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Dead Cow on Side

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wmccork

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Friends - Have a cow that I found dead today and yesterday she was fine. Cow has a healthy two month old calf. She appears to have gotten her back downhill and was unable to "right" herself and possible struggled herself to death. Anyone seen this before? Thanks for any input!
 

msscamp

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No, I've never seen it, but I've heard about it. It's called being cast, and her sheer weight prevented her from being able to get up and she died as a result of it. You might want to google it for a better explanation than I'm able to provide.
 

Bez+

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wmccork":15vjvy60 said:
Friends - Have a cow that I found dead today and yesterday she was fine. Cow has a healthy two month old calf. She appears to have gotten her back downhill and was unable to "right" herself and possible struggled herself to death. Anyone seen this before? Thanks for any input!

Happens more often than may think

Quite likely responsible for many of those "She was good yesterday" comments you will find written by many.

Yeah - it happens - a lot.

Bez+
 

Angus Cowman

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Bez+":3ghgx6at said:
wmccork":3ghgx6at said:
Friends - Have a cow that I found dead today and yesterday she was fine. Cow has a healthy two month old calf. She appears to have gotten her back downhill and was unable to "right" herself and possible struggled herself to death. Anyone seen this before? Thanks for any input!

Happens more often than may think

Quite likely responsible for many of those "She was good yesterday" comments you will find written by many.

Yeah - it happens - a lot.

Bez+
and it doesn't take much of a down hill slope or hole
Found one yr before last that had layed down on a side hill with her back up hill but there was a small indention in the ground looked like where a stump had been pushed out and filled in and the ground had settled some and she couldn't get up I was just lucky to find her before it was too late
 

chippie

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Yep, they can't get up and bloat. That is why when you have a sick or injured cow that is laying down it is important to roll her from side to side.
 

grannysoo

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It can happen quick, and more often than most think. It's important that you get them up and moving, or loss is almost certain.
 

mnmtranching

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I'm going to say it's not common in healthy good doing cattle. I have seen it only a couple times over 40 some years raising cattle. It does happen however. Odds are slim, maybe less then 1 to a 1000.
Odds are better in those "get one more calf out of old bossy type cows" Older and weaker cattle would be more prone, get their back in a hole and the struggle tires them out fast. Healthy younger animals will likely thrash their way out of the hole.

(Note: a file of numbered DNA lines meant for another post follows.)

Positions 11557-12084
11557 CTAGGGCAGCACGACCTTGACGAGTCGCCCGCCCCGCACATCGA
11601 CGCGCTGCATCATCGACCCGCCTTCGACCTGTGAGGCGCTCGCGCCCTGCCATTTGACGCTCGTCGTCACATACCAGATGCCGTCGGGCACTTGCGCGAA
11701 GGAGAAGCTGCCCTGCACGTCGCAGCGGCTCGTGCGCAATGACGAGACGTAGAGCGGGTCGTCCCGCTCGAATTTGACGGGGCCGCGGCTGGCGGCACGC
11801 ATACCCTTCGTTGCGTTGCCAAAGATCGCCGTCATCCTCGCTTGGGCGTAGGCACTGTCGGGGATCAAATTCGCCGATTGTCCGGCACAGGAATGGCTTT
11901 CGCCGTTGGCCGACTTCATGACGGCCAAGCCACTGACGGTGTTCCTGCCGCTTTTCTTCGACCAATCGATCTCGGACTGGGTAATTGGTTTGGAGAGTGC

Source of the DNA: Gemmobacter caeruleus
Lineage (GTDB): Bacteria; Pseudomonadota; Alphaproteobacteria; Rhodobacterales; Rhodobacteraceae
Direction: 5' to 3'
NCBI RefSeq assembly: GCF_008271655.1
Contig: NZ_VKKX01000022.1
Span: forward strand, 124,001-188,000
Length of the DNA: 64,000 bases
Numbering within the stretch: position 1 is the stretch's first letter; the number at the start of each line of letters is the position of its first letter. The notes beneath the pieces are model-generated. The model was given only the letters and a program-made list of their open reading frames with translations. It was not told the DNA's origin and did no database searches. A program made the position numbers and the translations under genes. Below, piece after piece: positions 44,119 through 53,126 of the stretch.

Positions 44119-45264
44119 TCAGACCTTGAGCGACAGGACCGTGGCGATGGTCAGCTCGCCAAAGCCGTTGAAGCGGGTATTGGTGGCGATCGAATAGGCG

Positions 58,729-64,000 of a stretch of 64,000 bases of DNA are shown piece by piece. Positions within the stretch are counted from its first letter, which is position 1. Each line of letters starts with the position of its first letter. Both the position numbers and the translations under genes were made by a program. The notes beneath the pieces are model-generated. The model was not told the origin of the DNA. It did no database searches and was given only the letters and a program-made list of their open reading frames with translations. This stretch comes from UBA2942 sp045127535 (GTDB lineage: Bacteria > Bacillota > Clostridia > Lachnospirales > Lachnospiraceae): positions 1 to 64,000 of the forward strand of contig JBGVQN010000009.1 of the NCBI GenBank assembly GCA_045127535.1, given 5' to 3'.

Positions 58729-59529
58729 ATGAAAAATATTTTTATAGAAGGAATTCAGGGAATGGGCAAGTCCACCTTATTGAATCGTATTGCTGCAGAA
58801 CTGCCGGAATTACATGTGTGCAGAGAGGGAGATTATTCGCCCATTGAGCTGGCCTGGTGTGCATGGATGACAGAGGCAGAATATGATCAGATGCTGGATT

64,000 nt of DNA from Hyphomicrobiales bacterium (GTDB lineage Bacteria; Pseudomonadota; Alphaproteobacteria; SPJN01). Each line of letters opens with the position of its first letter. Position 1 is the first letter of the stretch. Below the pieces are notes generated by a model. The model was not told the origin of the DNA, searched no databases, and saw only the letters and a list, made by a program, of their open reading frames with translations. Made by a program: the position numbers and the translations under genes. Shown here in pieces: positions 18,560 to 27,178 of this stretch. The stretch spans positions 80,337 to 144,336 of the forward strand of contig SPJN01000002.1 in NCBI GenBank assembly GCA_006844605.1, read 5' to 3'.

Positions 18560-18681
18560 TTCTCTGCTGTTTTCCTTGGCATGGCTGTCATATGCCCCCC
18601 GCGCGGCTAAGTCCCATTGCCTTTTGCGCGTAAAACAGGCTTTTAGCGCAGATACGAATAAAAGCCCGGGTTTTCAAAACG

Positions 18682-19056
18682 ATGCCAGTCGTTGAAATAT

S&WSigma40VEShooter

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Bez+":35jyvxfc said:
wmccork":35jyvxfc said:
Friends - Have a cow that I found dead today and yesterday she was fine. Cow has a healthy two month old calf. She appears to have gotten her back downhill and was unable to "right" herself and possible struggled herself to death. Anyone seen this before? Thanks for any input!

Happens more often than may think

Quite likely responsible for many of those "She was good yesterday" comments you will find written by many.

Yeah - it happens - a lot.

Bez+


I disagree. More than likely the She was good yesterday dead today deal would be black leg.
 

Bez+

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S&WSigma40VEShooter":3lotd8hj said:
Bez+":3lotd8hj said:
wmccork":3lotd8hj said:
Friends - Have a cow that I found dead today and yesterday she was fine. Cow has a healthy two month old calf. She appears to have gotten her back downhill and was unable to "right" herself and possible struggled herself to death. Anyone seen this before? Thanks for any input!

Happens more often than may think

Quite likely responsible for many of those "She was good yesterday" comments you will find written by many.

Yeah - it happens - a lot.

Bez+


I disagree. More than likely the She was good yesterday dead today deal would be black leg.

If vaccinations are up to date and the cow is mature - plus there is no "crinkling chips feel under the skin" - then I would have to disagree with you.

Blackleg is fast I will give you that - but the amount of "fast dead" we see about on this board - if you were correct would indicate a "cattle pandemic" in many parts of the US of A and a definite lack of vaccinations - which I do not see on this board - other than the organic folks

Whatever - there are many possibilities - but I would suggest that Blackleg is one of the more remote ones

Cheers

Bez+
 

grannysoo

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mnmtranching":3desq3r0 said:
Odds are better in those "get one more calf out of old bossy type cows" Older and weaker cattle would be more prone, get their back in a hole and the struggle tires them out fast.